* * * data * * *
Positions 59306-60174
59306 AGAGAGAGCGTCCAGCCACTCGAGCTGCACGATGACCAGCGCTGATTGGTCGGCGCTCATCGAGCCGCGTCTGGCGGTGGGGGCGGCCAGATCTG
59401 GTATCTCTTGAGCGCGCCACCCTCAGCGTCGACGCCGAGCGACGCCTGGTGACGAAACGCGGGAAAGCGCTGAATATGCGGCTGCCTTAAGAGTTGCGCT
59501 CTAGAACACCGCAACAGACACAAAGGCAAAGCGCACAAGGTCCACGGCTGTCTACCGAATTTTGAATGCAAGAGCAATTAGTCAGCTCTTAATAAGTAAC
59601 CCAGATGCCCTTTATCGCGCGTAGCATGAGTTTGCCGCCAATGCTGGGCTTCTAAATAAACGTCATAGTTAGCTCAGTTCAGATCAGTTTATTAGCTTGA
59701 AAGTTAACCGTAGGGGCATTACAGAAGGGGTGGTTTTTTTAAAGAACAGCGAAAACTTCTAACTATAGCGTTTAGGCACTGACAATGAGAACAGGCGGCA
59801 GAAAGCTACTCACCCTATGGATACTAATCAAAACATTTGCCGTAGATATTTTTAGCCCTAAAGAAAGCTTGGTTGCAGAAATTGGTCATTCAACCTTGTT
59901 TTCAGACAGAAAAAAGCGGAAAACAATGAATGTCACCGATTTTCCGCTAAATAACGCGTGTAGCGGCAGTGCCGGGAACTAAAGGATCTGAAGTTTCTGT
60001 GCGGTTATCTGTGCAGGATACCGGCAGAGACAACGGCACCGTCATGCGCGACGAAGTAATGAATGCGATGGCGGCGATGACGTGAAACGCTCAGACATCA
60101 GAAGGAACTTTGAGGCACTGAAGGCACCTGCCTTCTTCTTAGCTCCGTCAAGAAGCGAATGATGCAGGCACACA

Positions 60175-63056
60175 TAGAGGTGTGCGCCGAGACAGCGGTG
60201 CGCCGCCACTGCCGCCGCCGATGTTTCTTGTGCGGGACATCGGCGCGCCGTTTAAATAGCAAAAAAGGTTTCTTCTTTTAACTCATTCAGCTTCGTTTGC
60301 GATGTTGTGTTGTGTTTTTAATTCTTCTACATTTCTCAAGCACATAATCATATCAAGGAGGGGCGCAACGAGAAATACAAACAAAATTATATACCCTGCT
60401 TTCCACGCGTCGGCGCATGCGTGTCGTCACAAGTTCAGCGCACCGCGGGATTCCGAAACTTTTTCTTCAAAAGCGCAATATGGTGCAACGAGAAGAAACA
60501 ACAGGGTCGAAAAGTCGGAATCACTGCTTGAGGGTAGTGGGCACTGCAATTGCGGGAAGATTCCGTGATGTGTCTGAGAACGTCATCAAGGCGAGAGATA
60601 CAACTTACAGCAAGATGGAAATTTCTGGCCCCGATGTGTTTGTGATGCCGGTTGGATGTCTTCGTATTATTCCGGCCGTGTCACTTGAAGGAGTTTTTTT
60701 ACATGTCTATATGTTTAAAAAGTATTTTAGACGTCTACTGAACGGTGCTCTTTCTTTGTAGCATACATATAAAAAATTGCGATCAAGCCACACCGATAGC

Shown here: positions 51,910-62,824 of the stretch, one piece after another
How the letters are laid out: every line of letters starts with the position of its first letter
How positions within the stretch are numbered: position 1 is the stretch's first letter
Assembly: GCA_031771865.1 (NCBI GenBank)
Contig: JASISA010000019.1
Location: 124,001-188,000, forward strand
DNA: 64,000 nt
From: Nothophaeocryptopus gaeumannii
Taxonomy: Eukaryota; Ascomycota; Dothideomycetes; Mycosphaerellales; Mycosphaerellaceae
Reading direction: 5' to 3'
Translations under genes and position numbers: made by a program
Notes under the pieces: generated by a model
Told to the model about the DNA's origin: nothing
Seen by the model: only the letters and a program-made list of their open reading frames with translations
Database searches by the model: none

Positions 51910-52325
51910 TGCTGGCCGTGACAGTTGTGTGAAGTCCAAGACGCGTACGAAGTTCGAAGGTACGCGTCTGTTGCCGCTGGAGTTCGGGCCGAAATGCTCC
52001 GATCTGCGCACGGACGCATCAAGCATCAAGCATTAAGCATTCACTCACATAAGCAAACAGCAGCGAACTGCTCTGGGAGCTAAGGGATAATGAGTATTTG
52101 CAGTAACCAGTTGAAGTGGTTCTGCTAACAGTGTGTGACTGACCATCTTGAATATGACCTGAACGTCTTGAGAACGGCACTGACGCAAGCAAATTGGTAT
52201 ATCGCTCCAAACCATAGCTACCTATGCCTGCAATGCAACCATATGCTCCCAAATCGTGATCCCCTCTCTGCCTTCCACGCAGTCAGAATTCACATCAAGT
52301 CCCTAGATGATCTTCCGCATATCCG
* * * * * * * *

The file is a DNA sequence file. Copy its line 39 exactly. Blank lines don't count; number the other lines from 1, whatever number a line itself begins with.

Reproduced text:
52301 CCCTAGATGATCTTCCGCATATCCG